So at the one time in your life your soul is most vulnerable, when the devil is working his hardest to snatch you from grace, you're suddenly allowed to commit what would otherwise be a mortal sin? Give me a break.

But it is a mortal sin and it's not ridiculous:

Council of Trent
CHAPTER VII.
On the Reservation of Cases:
"...Neither is it to be doubted, seeing that all things, that are from God, are well ordered but that this same may be lawfully done by all bishops, each in his own diocese, unto edification, however, not unto destruction, in virtue of the authority, above (that of) other inferior priests, delivered to them over their subjects, especially as regards those crimes to which the censure of excommunication is annexed. But it is consonant to the divine authority, that this reservation of cases have effect, not merely in external polity, but also in God's sight. Nevertheless, for fear lest any may perish on this account, it has always been very piously observed in the said Church of God, that there be no reservation at the point of death, and that therefore all priests may absolve all penitents whatsoever from every kind of sins and censures whatever: and as, save at that point of death, priests have no power in reserved cases, let this alone be their endeavour, to persuade penitents to repair to superior and lawful judges for the benefit of absolution."
Even after a long life of sin, if the Christian receives the Sacrament of the dying with the appropriate dispositions, he will go straight to heaven without having to go to purgatory. - Fr. M. Philipon; This sacrament prepares man for glory immediately, since it is given to those who are departing from this life. - St. Thomas Aquinas; It washes away the sins that remain to be atoned, and the vestiges of sin; it comforts and strengthens the soul of the sick person, arousing in him a great trust and confidence in the divine mercy. Thus strengthened, he bears the hardships and struggles of his illness more easily and resists the temptation of the devil and the heel of the deceiver more readily; and if it be advantageous to the welfare of his soul, he sometimes regains his bodily health. - Council of Trent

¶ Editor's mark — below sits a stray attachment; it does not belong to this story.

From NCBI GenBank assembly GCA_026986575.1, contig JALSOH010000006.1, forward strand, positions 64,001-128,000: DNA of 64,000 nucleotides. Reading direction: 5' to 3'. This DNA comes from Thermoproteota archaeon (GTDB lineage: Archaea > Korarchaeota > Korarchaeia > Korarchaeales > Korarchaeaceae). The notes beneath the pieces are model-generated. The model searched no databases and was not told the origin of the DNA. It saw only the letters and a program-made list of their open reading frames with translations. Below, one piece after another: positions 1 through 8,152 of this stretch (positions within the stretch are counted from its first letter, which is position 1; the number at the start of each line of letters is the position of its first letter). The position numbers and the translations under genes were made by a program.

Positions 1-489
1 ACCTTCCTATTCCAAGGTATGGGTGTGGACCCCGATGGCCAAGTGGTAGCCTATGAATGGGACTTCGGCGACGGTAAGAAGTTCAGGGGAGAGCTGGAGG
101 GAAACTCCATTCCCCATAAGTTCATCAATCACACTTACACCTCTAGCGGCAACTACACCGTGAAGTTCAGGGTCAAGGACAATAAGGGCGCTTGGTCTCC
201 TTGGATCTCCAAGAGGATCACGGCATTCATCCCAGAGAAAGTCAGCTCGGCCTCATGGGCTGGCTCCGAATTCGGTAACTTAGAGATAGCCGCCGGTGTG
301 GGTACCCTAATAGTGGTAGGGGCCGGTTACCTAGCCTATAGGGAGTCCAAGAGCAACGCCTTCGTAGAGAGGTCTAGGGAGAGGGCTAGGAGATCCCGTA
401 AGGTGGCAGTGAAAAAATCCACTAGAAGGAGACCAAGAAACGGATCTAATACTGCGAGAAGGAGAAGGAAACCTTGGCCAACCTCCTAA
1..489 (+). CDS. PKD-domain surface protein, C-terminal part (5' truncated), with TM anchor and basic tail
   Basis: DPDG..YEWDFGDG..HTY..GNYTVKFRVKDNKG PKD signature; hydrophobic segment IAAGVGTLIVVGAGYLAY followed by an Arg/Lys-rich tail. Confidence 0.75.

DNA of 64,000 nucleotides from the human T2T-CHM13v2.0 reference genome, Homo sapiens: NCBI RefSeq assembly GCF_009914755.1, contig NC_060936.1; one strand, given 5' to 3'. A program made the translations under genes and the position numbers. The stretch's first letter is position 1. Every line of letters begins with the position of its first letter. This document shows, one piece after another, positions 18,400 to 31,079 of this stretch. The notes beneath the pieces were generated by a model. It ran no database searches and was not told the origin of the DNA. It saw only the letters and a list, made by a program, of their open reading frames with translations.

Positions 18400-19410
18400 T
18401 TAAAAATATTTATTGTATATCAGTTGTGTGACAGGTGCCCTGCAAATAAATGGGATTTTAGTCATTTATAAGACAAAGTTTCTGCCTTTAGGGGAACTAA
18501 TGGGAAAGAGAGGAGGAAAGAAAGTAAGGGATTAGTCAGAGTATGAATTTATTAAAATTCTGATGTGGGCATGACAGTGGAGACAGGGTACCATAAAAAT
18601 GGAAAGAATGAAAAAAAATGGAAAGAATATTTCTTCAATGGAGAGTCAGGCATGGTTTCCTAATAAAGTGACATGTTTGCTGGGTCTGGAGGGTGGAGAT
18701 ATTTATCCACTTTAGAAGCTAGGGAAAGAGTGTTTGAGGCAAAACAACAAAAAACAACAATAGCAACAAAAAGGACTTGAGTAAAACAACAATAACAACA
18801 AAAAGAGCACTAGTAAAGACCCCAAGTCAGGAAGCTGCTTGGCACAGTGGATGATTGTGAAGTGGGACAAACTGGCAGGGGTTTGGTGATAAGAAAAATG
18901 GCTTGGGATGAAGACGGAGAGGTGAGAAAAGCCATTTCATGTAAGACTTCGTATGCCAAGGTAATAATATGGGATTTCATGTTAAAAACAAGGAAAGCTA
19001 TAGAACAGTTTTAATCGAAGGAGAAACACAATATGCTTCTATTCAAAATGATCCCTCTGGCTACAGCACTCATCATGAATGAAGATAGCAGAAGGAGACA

Michael Wilson

Pope Pius XI in his Encyclical "Mortalium Animus" (1928), condemned the modern Ecumenical heresy, and explained the true doctrine of the Catholic Church on the uniqueness, of the Catholic Church. This doctrine can not just be applied to Orthodoxy, but to any other non-Catholic denomination that claims to believe in Christ.
1.Christ founded a Church, only one.
2.The Church must be visible and apparent.
3. Composed of a body of faithful, under one government; teaching authority; agreeing and confessing one and the same doctrine.
4. Not a heterogeneous collection of individuals professing different doctrines; under different leaders.